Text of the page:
As for regime change, that is not on offer -- and in fact, one goal of the changes that are on offer may be to ensure it doesn't happen. Even the planned alterations of the power structure -- among them additional authority for parliament and possibly a stronger role for the State Council, which at the moment exists essentially for show -- may not mean a fundamental change in the way Russia is ruled.

At this point, one unknown factor is how Putin fits in: Will he use the reshuffle to retain power -- and if so, how much?

The answer could conceivably lie anywhere between almost none and almost all.

One proposal that the Russian officials handling the process of constitutional change say they have received would create the position of "supreme leader" -- a title reminiscent of the "national leader" moniker that was being batted about as a possibility for Putin when he was considering whether to run in the 2012 presidential election.

The source of the "supreme leader" proposal, if it is authentic at all, has not been revealed. But regardless of whether it was planted by the Kremlin, whose poker-faced spokesman claimed that Putin has no opinion about the idea, its effect is to set a sky-high, virtually nonexistent upper limit on the amount of power he might lay claim to after 2024.

'A Different Russia'

Some observers say Putin is not interested in power for power’s sake.

Anna Arutunyan, senior Russia analyst at the International Crisis Group, suggested in a Twitter thread on January 16 that he has other motives for holding onto power now -- and, presumably, for potentially keeping a hand or two on Russia’s reins when he is no longer president as well.

Among them: A lack of confidence in the Russian people -- whose rights, critics charge, he has assiduously curbed over 20 years at the helm -- to build strong institutions.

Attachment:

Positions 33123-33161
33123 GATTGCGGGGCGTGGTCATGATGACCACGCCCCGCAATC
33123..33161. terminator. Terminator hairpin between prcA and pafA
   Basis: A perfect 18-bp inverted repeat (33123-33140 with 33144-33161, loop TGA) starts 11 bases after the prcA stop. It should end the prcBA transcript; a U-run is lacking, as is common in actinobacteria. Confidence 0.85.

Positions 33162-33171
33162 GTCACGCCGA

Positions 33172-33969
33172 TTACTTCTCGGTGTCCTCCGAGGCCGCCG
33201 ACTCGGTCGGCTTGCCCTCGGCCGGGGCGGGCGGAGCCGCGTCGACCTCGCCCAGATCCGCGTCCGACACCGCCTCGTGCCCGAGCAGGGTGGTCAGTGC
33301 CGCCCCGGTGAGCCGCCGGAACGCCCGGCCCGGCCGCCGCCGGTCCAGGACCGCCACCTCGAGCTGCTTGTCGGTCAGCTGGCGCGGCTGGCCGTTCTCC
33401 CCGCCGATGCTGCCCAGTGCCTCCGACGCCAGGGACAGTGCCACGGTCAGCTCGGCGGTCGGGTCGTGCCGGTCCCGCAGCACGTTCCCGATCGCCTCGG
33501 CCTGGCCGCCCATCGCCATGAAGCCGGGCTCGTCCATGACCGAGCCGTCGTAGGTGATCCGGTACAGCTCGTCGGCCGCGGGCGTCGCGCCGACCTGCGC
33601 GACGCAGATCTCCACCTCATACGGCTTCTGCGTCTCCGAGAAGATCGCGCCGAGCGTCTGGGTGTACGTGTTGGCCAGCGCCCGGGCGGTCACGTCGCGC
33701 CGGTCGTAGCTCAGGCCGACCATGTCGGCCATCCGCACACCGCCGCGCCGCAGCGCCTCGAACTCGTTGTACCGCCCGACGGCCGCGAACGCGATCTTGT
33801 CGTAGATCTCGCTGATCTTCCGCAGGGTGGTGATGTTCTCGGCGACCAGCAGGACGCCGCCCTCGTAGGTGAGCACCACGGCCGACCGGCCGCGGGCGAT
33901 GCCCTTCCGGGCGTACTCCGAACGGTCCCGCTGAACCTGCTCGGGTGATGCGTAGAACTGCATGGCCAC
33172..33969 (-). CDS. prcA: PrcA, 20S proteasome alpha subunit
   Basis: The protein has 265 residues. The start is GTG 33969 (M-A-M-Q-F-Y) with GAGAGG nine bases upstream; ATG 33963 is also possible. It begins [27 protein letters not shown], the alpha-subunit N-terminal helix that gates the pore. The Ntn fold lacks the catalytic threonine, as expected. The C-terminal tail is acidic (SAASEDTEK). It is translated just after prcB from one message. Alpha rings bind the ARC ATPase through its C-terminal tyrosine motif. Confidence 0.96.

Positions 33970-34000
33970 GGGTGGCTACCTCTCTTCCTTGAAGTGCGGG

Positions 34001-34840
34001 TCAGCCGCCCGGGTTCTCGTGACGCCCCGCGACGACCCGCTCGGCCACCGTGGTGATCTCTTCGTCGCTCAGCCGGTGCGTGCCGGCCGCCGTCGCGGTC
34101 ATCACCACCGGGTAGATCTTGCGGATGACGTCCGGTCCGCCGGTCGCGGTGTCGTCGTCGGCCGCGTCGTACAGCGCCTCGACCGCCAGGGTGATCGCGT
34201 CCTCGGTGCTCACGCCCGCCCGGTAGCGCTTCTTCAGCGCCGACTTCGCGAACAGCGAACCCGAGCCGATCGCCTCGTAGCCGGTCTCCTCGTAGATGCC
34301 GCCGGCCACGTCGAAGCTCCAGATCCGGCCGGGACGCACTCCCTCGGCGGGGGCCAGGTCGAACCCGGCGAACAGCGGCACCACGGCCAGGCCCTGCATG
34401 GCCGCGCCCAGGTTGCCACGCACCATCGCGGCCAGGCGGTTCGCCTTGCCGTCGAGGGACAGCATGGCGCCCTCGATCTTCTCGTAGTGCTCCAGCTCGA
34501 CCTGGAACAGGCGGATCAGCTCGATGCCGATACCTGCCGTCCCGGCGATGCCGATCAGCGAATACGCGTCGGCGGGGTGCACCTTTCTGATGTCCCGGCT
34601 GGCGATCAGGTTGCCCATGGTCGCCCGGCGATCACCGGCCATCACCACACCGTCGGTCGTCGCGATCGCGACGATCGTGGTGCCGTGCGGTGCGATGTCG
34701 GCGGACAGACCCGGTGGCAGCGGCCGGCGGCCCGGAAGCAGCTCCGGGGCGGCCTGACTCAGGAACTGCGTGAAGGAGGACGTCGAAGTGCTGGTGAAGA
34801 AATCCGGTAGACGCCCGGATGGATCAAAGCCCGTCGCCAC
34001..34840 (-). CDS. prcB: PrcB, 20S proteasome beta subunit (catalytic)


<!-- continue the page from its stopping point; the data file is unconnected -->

"Putin, incorrectly, I think, sees citizens as not ready for democracy," Arutunyan wrote.

Whatever the motive, the last time Putin had a big, obvious opportunity to step aside he did the opposite, stepping back in as president in 2012 after four years as prime minister.

In a Twitter thread on February 6, political analyst Sam Greene recalled the day in 2011 when that decision was announced by Putin and Medvedev, deeply disappointing millions of their compatriots who had seen it coming but "had allowed themselves to imagine something else."

Those people, he wrote, "had allowed themselves to begin to believe that a different Russia was possible."

Goals And Methods

Now back to the global stage: If Russia is arguably great again abroad, critics say it’s not very good.

Take Syria: The prominent role Russia has played since it stepped in with air strikes and a stronger military presence on the ground nearly five years ago is the clearest example of its newfound clout.

But Moscow faces flak from rights groups and Western governments over two major aspects of its involvement: Its methods and the side it backs -- the government of Syrian President Bashar al-Assad, whose crackdown on protests nine years ago set off the war that has killed hundreds of thousands of people and driven millions from their homes.

Putin (center), Syrian President Bashar al-Assad (left) and Russian Defense Minister Sergei Shoigu visit the headquarters of Russian forces in Damascus on January 7.
Putin (center), Syrian President Bashar al-Assad (left) and Russian Defense Minister Sergei Shoigu visit the headquarters of Russian forces in Damascus on January 7.

The U.S. special representative for Syria engagement, James Jeffrey, raised questions about Moscow's methods and goals in remarks on February 6 about the situation in Idlib, the northwestern province that is the last rebel stronghold.

Russia is being "very difficult" in the United Nations on the issue of the humanitarian situation on Syria's border with Turkey and on attempts to get aid into areas that are not controlled by Assad's government, Jeffrey told reporters at a briefing on February 6.

Permanent UN Security Council member Russia used its veto to block "our efforts to try to get a decent UN resolution to keep the border crossings in the northeast open," Jeffrey said, "and we think that the northwest will be next."

"Again, to take a step back, we're seeing much more aggressive Russian action in Idlib," Jeffrey said.

More broadly, the United States has urged Russia "to accept a step-by-step comprehensive solution" to the "extremely dangerous conflict," he said. "It needs to be brought to an end. Russia needs to change its policies."

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    Steve Gutterman

    Steve Gutterman is the editor of the Russia Desk in RFE/RL's Central Newsroom in Prague. He lived and worked in Russia and the former Soviet Union for nearly 20 years between 1989 and 2014, including postings in Moscow with the AP and Reuters. He has also reported from Afghanistan and Pakistan as well as other parts of Asia, Europe, and the United States.